Mr. Paschall cut through layers of red tape and figured out the logistics, and on Aug. 20, 2000, TV viewers all over the Philadelphia area held their breath as the building, carried on a special platform with soap on its wheels, inched along Gulph Road a half-mile to its new home on Bill Smith Boulevard. There it became offices for the King of Prussia Chamber of Commerce.
Paul Decker, president of the Valley Forge Convention and Visitors Bureau, said the inn project brought out the best in Mr. Paschall.
"It certainly wasn’t George Washington’s headquarters, but it was worth saving, so Al single-handedly took on the world and started chopping away at the details," Decker said. "He enlisted the aid of some pretty strong people. That was his talent; he created the issue as needing to be accomplished. And he got it done."
Born and raised in Bridgeport, Mr. Paschall was one of the borough’s first Eagle Scouts, said his sister, Lisa Jack. He trained at night school in Philadelphia as a journalist and went to work for the Norristown Times Herald and King of Prussia Today’s Post. For a time, he ran the papers’ King of Prussia office, said his wife, Dianne Ryan-Paschall.
Mr. Paschall founded the King of Prussia Chamber of Commerce and was its president from 1989 until the merger in 2006 of several local chambers into the Montgomery County Chamber of Commerce. He led that organization through several economic downturns, Decker said.
"Those were the times when it gets very challenging. A membership fee is the easiest thing for people to disregard when it shows up in the mail," Decker said.
Mr. Paschall also cofounded the Lincoln Institute of Public Opinion Research, a conservative think tank he and a friend sketched out on a napkin at a Chester County diner in 1992, his wife said.
In 1995, the Lincoln Institute debuted a half-hour public affairs radio program, the Lincoln Radio Journal, with Mr. Paschall as its commentator. It grew from a monthly radio program airing on six radio stations into a weekly broadcast on 81 stations throughout Pennsylvania.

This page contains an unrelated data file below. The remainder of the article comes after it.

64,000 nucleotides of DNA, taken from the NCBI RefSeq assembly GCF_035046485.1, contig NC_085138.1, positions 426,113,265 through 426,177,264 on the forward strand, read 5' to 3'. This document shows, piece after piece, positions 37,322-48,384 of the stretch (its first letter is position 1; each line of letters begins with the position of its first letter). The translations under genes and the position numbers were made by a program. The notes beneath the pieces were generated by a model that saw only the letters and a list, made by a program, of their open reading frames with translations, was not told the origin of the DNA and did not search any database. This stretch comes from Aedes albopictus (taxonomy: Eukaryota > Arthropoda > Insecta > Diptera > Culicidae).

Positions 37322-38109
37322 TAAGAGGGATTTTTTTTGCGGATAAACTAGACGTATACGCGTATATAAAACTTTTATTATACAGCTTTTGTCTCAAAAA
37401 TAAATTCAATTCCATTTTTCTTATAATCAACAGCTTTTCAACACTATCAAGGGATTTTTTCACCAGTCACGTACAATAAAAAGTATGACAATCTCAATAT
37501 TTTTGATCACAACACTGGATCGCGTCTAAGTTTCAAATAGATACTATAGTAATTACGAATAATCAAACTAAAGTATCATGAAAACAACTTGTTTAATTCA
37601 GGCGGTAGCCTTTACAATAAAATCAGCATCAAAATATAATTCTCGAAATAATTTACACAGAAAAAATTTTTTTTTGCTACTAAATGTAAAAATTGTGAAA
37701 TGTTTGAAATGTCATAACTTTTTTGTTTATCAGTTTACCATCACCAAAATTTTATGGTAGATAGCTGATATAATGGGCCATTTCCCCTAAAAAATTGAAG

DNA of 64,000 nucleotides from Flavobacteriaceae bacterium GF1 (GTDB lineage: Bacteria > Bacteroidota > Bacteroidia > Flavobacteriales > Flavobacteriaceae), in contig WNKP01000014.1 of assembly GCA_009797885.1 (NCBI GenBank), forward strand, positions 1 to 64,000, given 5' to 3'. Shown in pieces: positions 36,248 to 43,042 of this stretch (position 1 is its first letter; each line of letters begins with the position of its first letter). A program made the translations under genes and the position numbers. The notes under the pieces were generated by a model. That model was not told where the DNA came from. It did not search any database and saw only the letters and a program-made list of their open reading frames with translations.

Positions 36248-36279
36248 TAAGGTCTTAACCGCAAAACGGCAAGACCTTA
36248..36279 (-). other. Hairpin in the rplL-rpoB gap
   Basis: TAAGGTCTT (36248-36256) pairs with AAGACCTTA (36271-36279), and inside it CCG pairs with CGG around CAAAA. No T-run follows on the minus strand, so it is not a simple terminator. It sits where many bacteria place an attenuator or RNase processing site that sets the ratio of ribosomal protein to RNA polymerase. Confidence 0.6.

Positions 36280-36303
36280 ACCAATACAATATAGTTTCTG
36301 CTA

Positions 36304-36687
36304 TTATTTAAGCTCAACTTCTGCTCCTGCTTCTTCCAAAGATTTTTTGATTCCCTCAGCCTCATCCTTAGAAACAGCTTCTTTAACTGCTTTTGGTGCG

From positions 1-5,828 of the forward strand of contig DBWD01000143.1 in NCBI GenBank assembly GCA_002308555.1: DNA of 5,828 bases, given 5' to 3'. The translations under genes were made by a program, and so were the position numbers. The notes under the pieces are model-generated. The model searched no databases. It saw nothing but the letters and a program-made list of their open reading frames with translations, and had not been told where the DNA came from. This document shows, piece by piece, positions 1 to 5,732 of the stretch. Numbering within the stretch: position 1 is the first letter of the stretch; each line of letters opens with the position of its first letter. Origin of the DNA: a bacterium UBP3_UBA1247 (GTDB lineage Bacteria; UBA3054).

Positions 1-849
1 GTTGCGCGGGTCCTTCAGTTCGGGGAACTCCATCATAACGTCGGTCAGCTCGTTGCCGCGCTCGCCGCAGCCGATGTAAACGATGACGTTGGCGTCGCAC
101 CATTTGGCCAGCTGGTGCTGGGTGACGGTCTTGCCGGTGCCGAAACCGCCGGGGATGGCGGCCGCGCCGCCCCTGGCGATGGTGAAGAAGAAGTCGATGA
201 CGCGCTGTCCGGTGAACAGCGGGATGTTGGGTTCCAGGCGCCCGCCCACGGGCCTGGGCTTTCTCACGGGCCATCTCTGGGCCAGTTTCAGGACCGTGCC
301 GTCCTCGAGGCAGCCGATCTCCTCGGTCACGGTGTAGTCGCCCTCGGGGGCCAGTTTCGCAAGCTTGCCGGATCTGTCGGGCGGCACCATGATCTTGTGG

Mr. Paschall’s commentaries, titled "We the People," "The Circle Game," and "Somedays," were written in a style that was at times humorous, biting, and educational. Collected into a book, I Haven’t Found Laura Yet, the commentaries sold briskly in the King of Prussia area, his sister said.
Mr. Paschall had been married to Patricia Keily, with whom he had two sons, Calvin J. and Graham M. The family lived in Bridgeport and Norristown. Divorced in 2000, Mr. Paschall married Ryan-Paschall, former publisher of Main Line Media News, in 2006. The couple settled in West Chester before retiring to Florida last year.
Ryan-Paschall said the thing she liked most about her husband was that he was a man of his word.
"If he went to the store and said he’d be back at 3, he was back at 3," she said.
In addition to his wife, ex-wife, and sons, Mr. Paschall is survived by his mother, Marie T.; a grandson; and a nephew and niece.
A Funeral Mass will be said at 11 a.m. Saturday, June 23, at Our Lady of Mount Carmel Church, 502 Ford St., Bridgeport. Visitation is from 9 to 10:45 a.m. at the church. Interment will be private.
Memorial donations can be made to the Montgomery County Chamber Foundation, Box 200, Eagleville, Pa. 19408. The foundation benefits firefighters and education.
Contact Bonnie L. Cook at 610-313-8232 or email@example.com. Read her blog, "MontCo Memo," at www.philly.com.